Thursday, March 15, 2007

Santa Cruz County Bans the Mere Possession of Tobacco Products in Parks

According to an article on San Francisco's KRON web site, the Santa Cruz County Board of Supervisors voted Tuesday night to ban not only the use but the possession of tobacco products in any county parks. Anyone who lights up or chews smokeless tobacco would be subject to a $92 fine. And anyone who merely possesses cigarettes or smokeless tobacco would also be subject to the same $92 fine.

According to the article, the purpose of the ordinance is to reduce secondhand smoke exposure and to reduce the risk of fires: "Samuel [the parks director] says, 'Second-hand smoke is a known carcinogen. We believe our children deserve a clean, safe place to play.' ... The smoking ban applies to everyone and any type of tobacco, even smokeless. Officials say the idea is to keep the county's 30 parks free of second-hand smoke. Samuel expects the ban to reduce the number of park fires caused by smokers."

The Rest of the Story

If the purpose of the ordinance is to reduce secondhand smoke exposure and reduce the risk of fires, then why would it be necessary to outlaw the mere possession of tobacco products? And why would it be necessary to outlaw the use or possession of smokeless tobacco? So far as I am aware, smokeless tobacco produces no secondhand smoke and does not cause fires. What am I missing here?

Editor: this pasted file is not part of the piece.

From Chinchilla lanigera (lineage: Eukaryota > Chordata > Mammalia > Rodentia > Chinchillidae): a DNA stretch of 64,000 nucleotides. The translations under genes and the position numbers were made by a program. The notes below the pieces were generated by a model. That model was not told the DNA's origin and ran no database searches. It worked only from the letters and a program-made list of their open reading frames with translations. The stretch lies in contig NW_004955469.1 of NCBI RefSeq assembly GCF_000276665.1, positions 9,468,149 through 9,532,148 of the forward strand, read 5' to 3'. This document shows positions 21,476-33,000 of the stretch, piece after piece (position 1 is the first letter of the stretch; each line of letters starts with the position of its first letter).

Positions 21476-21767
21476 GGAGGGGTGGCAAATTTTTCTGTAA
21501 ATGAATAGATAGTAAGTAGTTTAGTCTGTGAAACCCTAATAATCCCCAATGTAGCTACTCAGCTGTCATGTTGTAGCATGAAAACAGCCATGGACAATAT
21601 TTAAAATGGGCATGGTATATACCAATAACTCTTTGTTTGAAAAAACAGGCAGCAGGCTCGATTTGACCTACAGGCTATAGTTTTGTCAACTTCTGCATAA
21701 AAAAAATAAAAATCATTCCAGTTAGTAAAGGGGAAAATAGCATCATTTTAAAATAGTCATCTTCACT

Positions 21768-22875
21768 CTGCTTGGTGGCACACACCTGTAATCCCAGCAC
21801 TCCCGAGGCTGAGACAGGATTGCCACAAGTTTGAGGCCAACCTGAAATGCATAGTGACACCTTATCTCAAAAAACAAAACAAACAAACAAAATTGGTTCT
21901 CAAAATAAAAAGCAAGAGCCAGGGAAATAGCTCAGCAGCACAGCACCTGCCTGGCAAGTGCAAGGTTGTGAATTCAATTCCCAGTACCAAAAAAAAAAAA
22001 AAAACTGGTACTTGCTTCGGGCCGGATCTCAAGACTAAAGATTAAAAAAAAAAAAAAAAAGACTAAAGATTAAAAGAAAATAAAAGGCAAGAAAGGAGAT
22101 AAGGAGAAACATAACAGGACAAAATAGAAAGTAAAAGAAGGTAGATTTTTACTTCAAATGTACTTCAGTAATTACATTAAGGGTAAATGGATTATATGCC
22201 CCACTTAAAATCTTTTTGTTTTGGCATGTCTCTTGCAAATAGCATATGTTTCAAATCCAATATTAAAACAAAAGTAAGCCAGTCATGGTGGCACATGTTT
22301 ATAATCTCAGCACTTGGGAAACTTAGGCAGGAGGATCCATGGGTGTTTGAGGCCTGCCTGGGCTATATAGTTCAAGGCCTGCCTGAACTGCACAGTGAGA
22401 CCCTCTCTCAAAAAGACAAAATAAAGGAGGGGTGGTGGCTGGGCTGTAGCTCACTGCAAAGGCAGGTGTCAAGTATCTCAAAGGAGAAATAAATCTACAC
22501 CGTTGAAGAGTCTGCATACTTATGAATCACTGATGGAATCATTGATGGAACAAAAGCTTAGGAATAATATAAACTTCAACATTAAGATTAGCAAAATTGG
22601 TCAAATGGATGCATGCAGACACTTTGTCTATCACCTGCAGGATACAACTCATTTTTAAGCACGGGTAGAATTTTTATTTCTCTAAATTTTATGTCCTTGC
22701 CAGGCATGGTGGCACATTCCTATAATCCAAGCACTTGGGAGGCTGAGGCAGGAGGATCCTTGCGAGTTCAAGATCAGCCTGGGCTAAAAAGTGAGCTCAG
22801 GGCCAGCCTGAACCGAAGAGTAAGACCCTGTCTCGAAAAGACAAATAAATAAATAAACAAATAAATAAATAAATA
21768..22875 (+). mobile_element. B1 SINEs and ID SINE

Unless I'm missing something, it appears that there is some sort of ulterior motive that the County supervisors have in banning the mere possession of tobacco products in parks.

I'm not a smoker, but it is my sense that if you do smoke, you may likely carry a pack of cigarettes around with you. If you don't drive, and rely on public transportation or walk or ride a bike, then you are going to have that pack with you wherever you go. What this ordinance essentially means, then, is that you are basically not welcome in that park. You cannot enter the park with your cigarettes, even if you have no intention of lighting up, without risking a rather significant $92 fine.

It seems to me that treating tobacco products as such an illicit possession that you have to go undercover with to even enter a park is inappropriate. Moreover, it might even have the perverse effect of making tobacco use more appealing to adolescents, especially those who are rebellious. And isn't that pretty much all of them?

Combined with my earlier post about Belmont's proposed ban on smoking on all sidewalks and streets and its current plan to make permitting smoking in these places to be a criminal offense, I rest my case that the anti-smoking movement has lost its bearings and is going too far.

(Thanks to GreatScot for the tip.)

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